31.3.16

The Budapest Review: Pest



I knew I loved this side of the city when I saw a magnet declaring 'Pest is the Best' in a coffee shop near the synagogue. One, I love a pun. Two, my recent realisation that Budapest is pronounced 'Buda-pescht' made the whole thing sound hilarious in my head. I am a simple soul.

If you have a look over at my 'Buda' post, you'll find the main things I got up to on the West side of the city; scary underground labyrinths, a beautiful spa and whistling the Harry Potter theme tune around the Fisherman's Bastion. Hop across the river and the vibe is a lot different. You won't find cobbles and oil-lamp lighting here! There are a lot less hills on the Pest side of the city, which is great for this Norfolk girl who resents even the smallest incline. What you will find is an abundance of delicious, cheap food, cool bars that would make Shoreditch have a little cry in the corner, and a wide selection of weird and wonderful things to do. On to it!






Pinball Museum


'We've got a couple of hours to kill before dinner', we thought, 'let's head to The Pinball Museum.' HA. Famous last words. After walking up bizarrely empty back streets, we got to the 'Flipper Museum' at around 4 and it was gone 7 by the time we leave. Step down into the basement alcoves and you'll find so many pinball machines that you'll immediately turn into an over-excited teenage boy wanting to play them all. I mean, there are hundreds; right from the 30's and 40's up to the modern day. One particular machine called me a 'bonehead' every time I let the pinball fall. It was great. Pay around £7 or £8 and you can play for as long as you like and probably come out a better person for it.






The Jewish Quarter


The Jewish Quarter is an area that surrounds the Dohany Street Synagogue, which is Europe's largest synagogue and a pretty overwhelming site to behold. Although we didn't go in, it's worth a trip to see it's distinctive Moorish Revival style from the outside. There are some really nice cafes near the building too, such as the Printa cafe, which doubles up as a design and print shop with really nice tote depictions of the city if you're looking for a unique souvenir. You have to eat at Mazel Tov too. Like, I have dreams about the grilled aubergine and tahini. The same restaurant here in London would be at least three times more expensive and probably be full of pretentious gits. Good beer, good food, good interiors; what more could a girl want?!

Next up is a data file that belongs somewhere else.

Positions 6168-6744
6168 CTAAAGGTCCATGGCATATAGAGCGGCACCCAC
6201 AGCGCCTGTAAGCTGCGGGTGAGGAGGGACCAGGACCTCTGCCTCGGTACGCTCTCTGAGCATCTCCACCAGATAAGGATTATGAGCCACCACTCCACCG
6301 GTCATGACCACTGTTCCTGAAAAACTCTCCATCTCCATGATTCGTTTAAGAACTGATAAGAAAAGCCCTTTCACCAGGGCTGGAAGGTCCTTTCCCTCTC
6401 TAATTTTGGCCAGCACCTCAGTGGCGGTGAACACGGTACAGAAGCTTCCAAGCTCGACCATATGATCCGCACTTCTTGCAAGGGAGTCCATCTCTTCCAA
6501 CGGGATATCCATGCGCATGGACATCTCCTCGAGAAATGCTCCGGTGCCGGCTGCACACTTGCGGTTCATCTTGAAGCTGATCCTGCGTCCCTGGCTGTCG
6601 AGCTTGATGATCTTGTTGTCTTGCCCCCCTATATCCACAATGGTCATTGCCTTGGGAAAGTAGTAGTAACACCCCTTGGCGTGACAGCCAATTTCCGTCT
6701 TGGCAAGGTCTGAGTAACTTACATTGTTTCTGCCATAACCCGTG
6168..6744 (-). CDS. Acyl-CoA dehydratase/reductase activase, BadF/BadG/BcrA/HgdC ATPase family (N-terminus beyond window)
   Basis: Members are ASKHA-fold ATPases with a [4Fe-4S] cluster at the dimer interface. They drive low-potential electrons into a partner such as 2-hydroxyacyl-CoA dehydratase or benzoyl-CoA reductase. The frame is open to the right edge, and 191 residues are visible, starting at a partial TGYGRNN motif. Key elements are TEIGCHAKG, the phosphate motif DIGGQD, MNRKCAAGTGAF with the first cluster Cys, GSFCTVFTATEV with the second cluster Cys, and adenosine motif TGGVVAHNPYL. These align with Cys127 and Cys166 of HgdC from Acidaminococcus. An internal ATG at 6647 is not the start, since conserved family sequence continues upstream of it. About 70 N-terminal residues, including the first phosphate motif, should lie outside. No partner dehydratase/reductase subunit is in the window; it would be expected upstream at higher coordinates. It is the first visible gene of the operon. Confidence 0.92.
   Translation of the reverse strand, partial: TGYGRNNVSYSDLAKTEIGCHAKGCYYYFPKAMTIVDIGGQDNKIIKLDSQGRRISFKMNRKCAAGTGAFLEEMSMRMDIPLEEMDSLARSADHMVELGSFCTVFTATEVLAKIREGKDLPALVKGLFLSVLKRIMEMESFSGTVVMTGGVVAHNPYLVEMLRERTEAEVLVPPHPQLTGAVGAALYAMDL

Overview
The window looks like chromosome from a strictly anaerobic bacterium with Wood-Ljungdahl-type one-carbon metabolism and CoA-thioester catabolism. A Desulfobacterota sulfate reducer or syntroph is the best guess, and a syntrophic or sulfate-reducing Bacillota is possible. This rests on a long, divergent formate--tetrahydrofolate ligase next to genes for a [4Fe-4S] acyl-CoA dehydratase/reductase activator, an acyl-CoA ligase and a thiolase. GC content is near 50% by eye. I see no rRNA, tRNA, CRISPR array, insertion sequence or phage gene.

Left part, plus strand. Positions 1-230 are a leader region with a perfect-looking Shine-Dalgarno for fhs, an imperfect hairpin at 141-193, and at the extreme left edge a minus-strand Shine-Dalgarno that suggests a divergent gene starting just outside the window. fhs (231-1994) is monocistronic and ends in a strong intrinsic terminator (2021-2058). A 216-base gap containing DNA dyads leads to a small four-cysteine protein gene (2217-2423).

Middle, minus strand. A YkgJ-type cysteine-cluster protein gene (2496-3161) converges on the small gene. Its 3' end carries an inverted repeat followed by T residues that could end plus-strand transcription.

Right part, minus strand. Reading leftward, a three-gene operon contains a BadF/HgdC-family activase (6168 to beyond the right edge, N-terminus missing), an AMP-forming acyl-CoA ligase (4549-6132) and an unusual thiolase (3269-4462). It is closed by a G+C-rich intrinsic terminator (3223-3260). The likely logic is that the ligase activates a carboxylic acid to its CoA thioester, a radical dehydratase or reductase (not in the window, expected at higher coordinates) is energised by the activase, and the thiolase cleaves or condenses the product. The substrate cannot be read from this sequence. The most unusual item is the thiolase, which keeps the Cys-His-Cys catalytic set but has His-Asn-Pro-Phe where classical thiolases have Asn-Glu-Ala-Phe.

St. Stephen's Basilica


St. Stephen's Basilica is one of those places that you see because everyone tells you too and it's so overwhelmingly beautiful and decadent that all I could think of was 'damnnnnn those Christians love a bit of gold-leaf'. You should definitely see it, as a testament to the jaw-dropping talent of the craftsmen who made places like this mimic the revelry they found in God. Sit in a pew and 'sponge' it up for a while to escape the hustle and bustle of the city.



The Great Indoor Market


Have you seen a simply gorgeous paprika spoon in Buda that would look great in your kitchen back home? Stop! Don't buy any souvenirs until you go to The Great Market. Here, you can find the best and widest selection of knick-knacks, paprika, walnuts, Russian dolls, anything for a lot cheaper than elsewhere in the city. They also have a pretty amazing food hall up top with traditional Hungarian dishes that they haven't felt the need to call 'street food'. Think chunky sausages in a paprika-tomato sauce and soured cabbage with vegetables. This ridiculous folded flatbread couldn't fill two of us, so ask how big a dish is before you order it!



Kiosk


Kiosk is probably one of the fanciest restaurants I have ever been in and also one of the cheapest. Inside, it's understated and verging on hipster with black and white films projected on the wall and a giant tree adorning the central bar. However, on your plate will be wholesome, updated Hungarian dishes and contemporary ones too; a duck burger with blueberry compote for instance. If anything, go for dessert. You can pick out one of the fancy 'patisserie' sweets from the counter and they will serve it to you at a table as a proper pudding for around £4 in total. The view outside to the Liberty Bridge is pretty unbeatable too. Save this one for your last night in the city.

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So that's the last of my Budapest posts! One day I'll be returning to the city for those BBQ's in the park that I mentioned in my very first post. What's next for adventuring on Snug? Lisbon! Be sure to have a follow over on Instagram as I'll be updating it with lots of snaps in the next couple of weeks whilst I'm there.


Have you got any trips coming up, near or far? Let me know!



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